Friday, March 03, 2017

Connecting rural Wisconsin to broadband will cost $1 billion, says news investigation

Broadband access in Wisconsin (StateTech map)
Connecting rural Wisconsin to broadband would cost about $1 billion, Matthew Simon reports for WSAW in the north-central part of the state. Federal officials say more than 40 percent of rural Wisconsin does not have broadband.

"The issue is large expenses associated with building rural location’s infrastructure," Simon writes. "Things like laying wires and building wireless point-to-point resources to make internet a reality for rural Wisconsin families who, right now, do not have the options. Increasing broadband access depends on six pots of money to build the internet infrastructure: three federal, two state and, also, private company investments."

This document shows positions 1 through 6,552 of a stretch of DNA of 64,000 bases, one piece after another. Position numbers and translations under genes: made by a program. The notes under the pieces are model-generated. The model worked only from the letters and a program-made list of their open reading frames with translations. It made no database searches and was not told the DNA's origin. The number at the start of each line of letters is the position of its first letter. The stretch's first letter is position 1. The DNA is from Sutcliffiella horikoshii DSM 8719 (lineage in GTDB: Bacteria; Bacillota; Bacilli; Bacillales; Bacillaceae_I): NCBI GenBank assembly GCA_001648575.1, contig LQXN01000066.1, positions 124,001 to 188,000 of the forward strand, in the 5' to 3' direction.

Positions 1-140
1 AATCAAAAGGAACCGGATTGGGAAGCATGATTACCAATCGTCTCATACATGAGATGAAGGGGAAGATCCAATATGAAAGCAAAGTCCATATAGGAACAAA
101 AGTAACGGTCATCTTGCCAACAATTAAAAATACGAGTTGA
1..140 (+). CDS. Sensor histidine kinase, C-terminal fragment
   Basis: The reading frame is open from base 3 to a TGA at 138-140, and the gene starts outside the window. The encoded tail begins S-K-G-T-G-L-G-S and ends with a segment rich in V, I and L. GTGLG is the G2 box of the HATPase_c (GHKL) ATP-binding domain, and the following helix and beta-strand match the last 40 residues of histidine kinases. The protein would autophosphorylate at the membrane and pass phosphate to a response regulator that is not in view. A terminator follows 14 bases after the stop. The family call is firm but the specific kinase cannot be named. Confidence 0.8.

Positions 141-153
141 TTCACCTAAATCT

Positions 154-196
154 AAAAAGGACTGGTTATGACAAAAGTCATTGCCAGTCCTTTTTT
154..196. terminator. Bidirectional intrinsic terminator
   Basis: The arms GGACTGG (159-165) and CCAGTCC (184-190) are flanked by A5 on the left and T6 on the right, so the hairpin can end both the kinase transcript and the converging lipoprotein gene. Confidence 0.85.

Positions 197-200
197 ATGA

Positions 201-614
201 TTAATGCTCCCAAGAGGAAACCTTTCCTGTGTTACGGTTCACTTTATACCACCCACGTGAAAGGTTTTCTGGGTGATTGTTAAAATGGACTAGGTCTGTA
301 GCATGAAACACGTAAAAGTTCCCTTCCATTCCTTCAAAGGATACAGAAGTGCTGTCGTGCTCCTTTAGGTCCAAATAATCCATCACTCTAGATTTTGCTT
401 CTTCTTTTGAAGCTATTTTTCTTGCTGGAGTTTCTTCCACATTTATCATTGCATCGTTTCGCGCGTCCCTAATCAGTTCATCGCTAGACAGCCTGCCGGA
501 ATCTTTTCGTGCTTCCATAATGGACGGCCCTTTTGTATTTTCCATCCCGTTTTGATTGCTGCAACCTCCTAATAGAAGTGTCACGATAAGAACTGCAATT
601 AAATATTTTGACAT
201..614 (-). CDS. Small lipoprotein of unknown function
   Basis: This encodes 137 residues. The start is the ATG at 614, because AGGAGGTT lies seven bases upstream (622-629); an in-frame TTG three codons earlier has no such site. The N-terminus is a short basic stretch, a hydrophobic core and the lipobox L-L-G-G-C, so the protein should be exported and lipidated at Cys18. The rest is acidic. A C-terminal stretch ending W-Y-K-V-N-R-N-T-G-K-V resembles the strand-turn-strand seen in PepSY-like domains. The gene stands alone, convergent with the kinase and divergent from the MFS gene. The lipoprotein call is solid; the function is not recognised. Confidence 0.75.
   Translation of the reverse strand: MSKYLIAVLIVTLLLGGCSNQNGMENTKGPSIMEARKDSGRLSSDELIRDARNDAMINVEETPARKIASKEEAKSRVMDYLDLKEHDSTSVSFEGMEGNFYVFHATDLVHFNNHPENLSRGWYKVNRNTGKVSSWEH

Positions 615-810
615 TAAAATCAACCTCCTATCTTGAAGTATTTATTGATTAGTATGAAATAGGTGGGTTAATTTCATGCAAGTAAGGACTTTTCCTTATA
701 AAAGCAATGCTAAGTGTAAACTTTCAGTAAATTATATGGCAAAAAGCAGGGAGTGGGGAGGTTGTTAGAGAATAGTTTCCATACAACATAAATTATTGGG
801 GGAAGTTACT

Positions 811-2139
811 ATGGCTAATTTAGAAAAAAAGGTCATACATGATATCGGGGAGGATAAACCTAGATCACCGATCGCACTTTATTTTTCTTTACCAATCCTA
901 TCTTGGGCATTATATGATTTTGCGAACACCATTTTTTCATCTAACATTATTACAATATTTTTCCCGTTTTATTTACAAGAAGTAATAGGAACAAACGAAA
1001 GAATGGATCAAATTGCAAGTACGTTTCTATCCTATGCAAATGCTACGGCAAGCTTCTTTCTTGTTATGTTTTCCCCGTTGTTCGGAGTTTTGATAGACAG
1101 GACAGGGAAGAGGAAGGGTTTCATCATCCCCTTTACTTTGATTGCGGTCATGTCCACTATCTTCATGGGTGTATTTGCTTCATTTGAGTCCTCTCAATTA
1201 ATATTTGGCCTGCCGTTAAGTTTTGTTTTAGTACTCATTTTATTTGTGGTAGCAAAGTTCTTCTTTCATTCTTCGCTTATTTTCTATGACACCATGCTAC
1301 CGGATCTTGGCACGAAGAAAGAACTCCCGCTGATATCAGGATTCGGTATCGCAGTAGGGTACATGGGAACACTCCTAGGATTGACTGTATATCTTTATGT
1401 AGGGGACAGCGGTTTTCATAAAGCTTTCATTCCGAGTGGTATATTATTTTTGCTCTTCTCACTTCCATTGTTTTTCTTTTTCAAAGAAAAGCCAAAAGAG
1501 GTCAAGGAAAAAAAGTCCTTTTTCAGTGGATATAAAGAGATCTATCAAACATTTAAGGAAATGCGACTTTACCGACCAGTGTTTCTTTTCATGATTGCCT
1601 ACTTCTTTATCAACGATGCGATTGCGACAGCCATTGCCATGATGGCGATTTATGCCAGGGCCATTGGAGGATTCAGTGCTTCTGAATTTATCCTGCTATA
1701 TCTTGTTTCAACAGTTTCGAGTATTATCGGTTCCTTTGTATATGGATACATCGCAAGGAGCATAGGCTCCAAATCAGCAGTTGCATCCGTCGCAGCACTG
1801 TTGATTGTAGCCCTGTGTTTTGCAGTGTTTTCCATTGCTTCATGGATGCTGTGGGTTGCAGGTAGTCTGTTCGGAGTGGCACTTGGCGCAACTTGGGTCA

An investigation by WSAW found that "if state lawmakers approve all internet spending proposals during the 2017 budget year, combined with already available federal funds, there could potentially be up to $182 million private companies could tap into to help build that infrastructure," Simon writes. By 2020, the year Republican Gov. Scott Walker "said he would to see broadband available to all who want it, the total amount of funding available will have grown to total more than $600 million."

"By the 2026 budget year, nearly $1 billion will have been invested in building rural Wisconsin internet," Simon writes. "However, those are only the public dollars. They do not account for the investments companies will also make, which is privately held information. Because the plan is to spend so much public internet building money in such a short time, combined with the private investments."

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